Govt targets Isa and advice enhancements

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Govt targets Isa and advice enhancements
Pexels/Alaur Rahman

The economic secretary to the Treasury and City minister, Andrew Griffith has highlighted plans to incentivise Isa saving, as well as a goal of providing “high quality, affordable and suitable financial advice”.

Speaking via prerecorded statement at the PLSA Investment Conference in Edinburgh yesterday (June 6), Griffith said it is important to get more people to save, placing emphasis on Isas, stating they are a “fantastic tool” which have “stood the test of time”. 

“We want to see them continue to flourish. In recent years, the number of people taking out an Isa has fallen and research has shown more than half of Britons know what a stocks and shares Isa is,” he said. 

“Our aim is to make them [Isas] simpler and more attractive with strength and incentive to save and invest”. 

According to data from the Bank of England, £9bn was invested in Isas in April.

Griffith also highlighted government plans to allow more people to receive “high quality, affordable and suitable financial advice at their convenience, as well as free access to financial guidance when they need it”.

Reiterating that, with the Edinburgh reforms, the government is working with the FCA to “examine the boundary between regulated financial advice and financial guidance, with the objective of improving access to advice”.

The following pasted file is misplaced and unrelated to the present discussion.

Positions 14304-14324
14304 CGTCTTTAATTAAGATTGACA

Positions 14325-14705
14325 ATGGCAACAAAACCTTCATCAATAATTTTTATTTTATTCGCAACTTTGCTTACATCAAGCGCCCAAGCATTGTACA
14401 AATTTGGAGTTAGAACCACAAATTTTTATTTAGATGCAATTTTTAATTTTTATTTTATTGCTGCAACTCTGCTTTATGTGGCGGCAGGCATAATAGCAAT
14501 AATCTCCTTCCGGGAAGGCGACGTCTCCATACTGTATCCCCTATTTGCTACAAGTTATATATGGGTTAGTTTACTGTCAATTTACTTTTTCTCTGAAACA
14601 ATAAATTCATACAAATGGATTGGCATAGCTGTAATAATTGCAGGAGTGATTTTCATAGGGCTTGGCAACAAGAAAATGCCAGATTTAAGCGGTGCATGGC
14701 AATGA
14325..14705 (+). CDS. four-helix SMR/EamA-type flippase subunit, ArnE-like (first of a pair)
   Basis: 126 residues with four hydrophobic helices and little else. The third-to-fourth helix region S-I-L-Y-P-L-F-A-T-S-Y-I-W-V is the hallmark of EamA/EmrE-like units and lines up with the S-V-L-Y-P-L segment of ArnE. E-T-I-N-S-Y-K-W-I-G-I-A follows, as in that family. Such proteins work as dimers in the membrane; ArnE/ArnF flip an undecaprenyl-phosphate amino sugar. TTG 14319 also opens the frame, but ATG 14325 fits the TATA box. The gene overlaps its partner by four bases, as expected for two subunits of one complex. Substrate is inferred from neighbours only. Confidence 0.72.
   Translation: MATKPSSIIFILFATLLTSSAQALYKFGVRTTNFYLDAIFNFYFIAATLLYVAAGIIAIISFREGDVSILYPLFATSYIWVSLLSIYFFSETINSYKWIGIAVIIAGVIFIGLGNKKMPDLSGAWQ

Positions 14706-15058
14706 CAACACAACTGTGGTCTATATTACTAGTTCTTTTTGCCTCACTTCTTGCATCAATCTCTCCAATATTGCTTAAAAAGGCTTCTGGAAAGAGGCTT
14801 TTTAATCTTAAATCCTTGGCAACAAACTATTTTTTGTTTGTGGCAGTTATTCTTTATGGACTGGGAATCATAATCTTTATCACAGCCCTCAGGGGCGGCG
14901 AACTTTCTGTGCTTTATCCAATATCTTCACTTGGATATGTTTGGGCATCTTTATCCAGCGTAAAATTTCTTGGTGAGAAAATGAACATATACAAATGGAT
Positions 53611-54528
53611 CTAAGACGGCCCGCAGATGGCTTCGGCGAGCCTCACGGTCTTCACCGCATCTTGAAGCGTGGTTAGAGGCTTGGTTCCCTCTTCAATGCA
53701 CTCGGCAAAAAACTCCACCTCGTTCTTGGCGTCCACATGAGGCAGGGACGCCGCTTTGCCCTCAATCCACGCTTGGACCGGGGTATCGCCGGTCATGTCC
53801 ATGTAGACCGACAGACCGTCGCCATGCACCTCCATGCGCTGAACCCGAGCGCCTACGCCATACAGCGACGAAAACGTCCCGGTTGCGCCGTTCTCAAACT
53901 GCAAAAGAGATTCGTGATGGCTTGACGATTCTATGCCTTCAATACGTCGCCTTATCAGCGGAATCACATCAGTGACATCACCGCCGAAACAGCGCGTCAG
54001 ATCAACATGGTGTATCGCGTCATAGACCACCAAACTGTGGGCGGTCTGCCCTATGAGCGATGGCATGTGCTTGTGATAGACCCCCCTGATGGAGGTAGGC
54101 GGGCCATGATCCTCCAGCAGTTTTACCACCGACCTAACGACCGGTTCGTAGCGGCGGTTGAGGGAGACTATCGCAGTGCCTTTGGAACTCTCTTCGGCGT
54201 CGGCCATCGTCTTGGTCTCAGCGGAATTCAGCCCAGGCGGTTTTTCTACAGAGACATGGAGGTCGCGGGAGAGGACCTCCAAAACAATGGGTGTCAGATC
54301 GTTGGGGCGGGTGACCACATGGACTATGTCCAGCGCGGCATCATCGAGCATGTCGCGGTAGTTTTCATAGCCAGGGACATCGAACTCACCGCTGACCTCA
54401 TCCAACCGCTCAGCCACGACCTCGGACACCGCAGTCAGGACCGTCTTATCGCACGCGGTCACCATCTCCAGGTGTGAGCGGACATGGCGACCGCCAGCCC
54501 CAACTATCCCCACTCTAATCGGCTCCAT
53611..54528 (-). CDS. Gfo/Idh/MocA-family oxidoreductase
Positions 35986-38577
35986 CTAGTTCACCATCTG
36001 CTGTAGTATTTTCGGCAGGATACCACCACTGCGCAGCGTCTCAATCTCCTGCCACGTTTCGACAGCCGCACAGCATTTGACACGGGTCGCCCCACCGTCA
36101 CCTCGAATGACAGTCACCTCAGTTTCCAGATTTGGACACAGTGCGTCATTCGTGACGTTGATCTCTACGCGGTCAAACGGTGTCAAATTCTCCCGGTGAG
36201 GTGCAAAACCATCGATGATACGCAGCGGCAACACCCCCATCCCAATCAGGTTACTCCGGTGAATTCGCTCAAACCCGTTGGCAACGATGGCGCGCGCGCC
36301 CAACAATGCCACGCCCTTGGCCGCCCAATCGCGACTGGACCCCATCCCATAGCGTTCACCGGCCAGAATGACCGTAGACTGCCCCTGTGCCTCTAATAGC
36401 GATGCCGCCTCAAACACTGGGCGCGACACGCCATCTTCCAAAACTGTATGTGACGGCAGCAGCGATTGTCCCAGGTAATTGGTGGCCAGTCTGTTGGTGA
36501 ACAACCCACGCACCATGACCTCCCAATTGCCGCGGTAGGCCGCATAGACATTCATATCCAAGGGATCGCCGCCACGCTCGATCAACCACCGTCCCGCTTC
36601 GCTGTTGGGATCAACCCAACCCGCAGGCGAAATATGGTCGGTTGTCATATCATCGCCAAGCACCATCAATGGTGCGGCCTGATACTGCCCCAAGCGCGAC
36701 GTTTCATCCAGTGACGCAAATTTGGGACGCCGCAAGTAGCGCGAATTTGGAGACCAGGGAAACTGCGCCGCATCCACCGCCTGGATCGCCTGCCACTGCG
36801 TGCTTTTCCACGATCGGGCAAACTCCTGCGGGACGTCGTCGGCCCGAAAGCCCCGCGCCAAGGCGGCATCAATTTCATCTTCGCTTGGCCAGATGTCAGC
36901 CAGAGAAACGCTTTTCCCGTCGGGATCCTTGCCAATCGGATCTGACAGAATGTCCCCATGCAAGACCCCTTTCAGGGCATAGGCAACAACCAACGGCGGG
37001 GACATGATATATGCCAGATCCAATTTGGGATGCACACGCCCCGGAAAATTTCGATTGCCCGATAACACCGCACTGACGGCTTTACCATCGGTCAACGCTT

Illiquid assets

The minister also highlighted government plans of allowing defined contribution schemes to invest into more illiquid assets “such as key infrastructure or growth capital”. 

He explained that this is being done to “level the playing field” by making DC schemes competitive with other institutional investors. 

Griffith said that “there is no single idea of directing people’s capital for them”.

Rachel Brothwood, executive director of pensions at the West Midlands Pension Fund Rachel Brothwood, said: "There has to be a case for pension funds to invest. The returns and risks have to stack up.”

Meanwhile, Railpen’s chief executive, John Chilman argued UK schemes already have an “overweight to the UK”. 

Chilman said: “There is a big difference between the bigger schemes with higher governance that might be able to invest more in illiquids and the smaller schemes that want a little bit more vanilla because that's their bandwidth."

He added that “most big schemes have been investing in these sort of things for many years” - so long as it is a good investment.

Mandation of investment, whether by geography or asset class, is something that worried Liz Fernando, chief investment officer of Nest. 

“I generally think you should let market forces play out and trust that investors will choose the best risk and return opportunities," Fernando said.